synergies and other benefits from the Company's merger and acquisition
activities might not be realized within the anticipated time frames or at all,
and costs or difficulties relating to integration matters, including but not
limited to customer and employee retention, might be greater than expected;
(ii) changes in economic conditions, either nationally or in the Company's
market areas; (iii) fluctuations in interest rates; (iv) the risks of lending
and investing activities, including changes in the level and direction of loan
delinquencies and write-offs and changes in estimates of the adequacy of the
allowance for credit losses; (v) the possibility of realized or unrealized
losses on securities held in the Company's investment portfolio; (vi) the
Company's ability to access cost-effective funding; (vii) fluctuations in real
estate values and both residential and commercial real estate market conditions;
(viii) the ability to adapt successfully to technological changes to meet
customers' needs and developments in the marketplace; (ix) the possibility that
security measures implemented might not be sufficient to mitigate the risk of a
cyber-attack or cyber theft, and that such security measures might not protect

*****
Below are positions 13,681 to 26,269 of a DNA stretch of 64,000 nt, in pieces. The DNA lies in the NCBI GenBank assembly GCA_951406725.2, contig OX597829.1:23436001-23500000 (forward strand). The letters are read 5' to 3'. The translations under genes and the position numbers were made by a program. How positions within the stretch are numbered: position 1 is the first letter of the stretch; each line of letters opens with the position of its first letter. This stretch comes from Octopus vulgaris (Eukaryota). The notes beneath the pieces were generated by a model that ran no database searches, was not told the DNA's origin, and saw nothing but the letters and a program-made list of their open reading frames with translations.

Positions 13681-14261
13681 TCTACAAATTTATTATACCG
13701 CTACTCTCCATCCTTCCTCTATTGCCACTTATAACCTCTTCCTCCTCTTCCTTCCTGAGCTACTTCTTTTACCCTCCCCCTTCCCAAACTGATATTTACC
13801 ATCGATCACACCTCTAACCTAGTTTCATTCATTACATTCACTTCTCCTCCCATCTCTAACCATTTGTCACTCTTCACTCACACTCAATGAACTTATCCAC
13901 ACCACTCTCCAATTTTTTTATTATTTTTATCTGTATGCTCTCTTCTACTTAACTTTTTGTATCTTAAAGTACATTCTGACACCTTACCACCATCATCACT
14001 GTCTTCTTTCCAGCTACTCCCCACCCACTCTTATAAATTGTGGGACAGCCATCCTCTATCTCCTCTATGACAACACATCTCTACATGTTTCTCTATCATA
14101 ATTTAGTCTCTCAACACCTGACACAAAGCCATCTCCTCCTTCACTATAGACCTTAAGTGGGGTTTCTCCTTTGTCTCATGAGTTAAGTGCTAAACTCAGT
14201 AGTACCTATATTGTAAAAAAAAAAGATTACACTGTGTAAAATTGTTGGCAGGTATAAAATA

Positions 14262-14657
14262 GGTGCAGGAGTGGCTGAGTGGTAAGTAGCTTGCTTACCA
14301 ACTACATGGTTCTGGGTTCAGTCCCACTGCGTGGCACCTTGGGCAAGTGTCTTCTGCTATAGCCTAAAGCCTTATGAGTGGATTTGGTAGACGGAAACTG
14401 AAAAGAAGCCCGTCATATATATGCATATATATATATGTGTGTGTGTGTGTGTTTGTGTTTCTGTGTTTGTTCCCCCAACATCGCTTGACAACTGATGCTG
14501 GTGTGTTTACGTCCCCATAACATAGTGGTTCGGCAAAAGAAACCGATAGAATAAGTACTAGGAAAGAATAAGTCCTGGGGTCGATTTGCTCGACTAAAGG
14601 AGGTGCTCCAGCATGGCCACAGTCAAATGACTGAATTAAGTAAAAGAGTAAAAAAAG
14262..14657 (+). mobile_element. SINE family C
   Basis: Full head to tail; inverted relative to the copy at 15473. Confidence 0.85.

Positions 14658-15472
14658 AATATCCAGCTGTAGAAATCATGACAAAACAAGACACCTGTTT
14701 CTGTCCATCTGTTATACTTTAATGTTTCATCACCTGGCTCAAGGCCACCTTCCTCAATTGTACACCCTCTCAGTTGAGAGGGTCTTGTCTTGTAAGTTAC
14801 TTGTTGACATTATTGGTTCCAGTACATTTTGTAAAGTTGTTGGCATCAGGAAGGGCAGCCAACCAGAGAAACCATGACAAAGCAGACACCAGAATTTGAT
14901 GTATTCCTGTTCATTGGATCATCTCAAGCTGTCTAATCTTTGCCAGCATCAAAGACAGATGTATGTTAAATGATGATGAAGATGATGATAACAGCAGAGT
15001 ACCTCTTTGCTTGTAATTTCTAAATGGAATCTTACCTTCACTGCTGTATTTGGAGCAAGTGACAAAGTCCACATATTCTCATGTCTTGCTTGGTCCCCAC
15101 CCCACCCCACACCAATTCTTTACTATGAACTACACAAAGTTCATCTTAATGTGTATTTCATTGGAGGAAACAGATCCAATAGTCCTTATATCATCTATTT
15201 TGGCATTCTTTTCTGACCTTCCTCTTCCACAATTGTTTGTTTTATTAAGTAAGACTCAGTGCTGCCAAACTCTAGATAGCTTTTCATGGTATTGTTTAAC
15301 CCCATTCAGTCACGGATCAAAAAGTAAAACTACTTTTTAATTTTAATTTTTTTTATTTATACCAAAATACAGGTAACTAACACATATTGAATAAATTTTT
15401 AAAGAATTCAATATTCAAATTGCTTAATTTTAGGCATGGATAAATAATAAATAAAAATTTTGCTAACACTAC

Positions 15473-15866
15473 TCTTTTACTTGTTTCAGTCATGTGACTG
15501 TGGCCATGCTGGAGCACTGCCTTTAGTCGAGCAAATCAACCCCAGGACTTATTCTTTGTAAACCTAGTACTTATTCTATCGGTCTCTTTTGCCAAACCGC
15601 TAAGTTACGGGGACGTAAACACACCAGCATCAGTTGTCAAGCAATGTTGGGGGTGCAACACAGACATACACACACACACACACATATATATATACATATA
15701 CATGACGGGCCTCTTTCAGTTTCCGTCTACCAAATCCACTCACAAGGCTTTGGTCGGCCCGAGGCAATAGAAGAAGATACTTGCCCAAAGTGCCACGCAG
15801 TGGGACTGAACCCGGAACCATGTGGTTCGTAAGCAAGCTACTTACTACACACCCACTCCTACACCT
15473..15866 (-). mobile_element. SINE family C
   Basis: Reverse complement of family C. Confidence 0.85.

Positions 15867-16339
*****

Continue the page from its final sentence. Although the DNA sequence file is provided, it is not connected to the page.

against systems failures or interruptions; (x) legislative or regulatory changes
that adversely affect the Company's business; (xi) changes in accounting
policies and practices or accounting standards; (xii) results of examinations of
the Company and Great Southern Bank by their regulators, including the
possibility that the regulators may, among other things, require the Company to
limit its business activities, change its business mix, increase its allowance
for credit losses, write-down assets or increase its capital levels, or affect
its ability to borrow funds or maintain or increase deposits, which could
adversely affect its liquidity and earnings; (xiv) costs and effects of
litigation, including settlements and judgments; (xv) competition; (xvi)
uncertainty regarding the future of LIBOR and potential replacement indexes; and
(xvii) natural disasters, war, terrorist activities or civil unrest and their
effects on economic and business environments in which the Company operates. The
Company wishes to advise readers that the factors listed above and other risks
described from time to time in documents filed or furnished by the Company with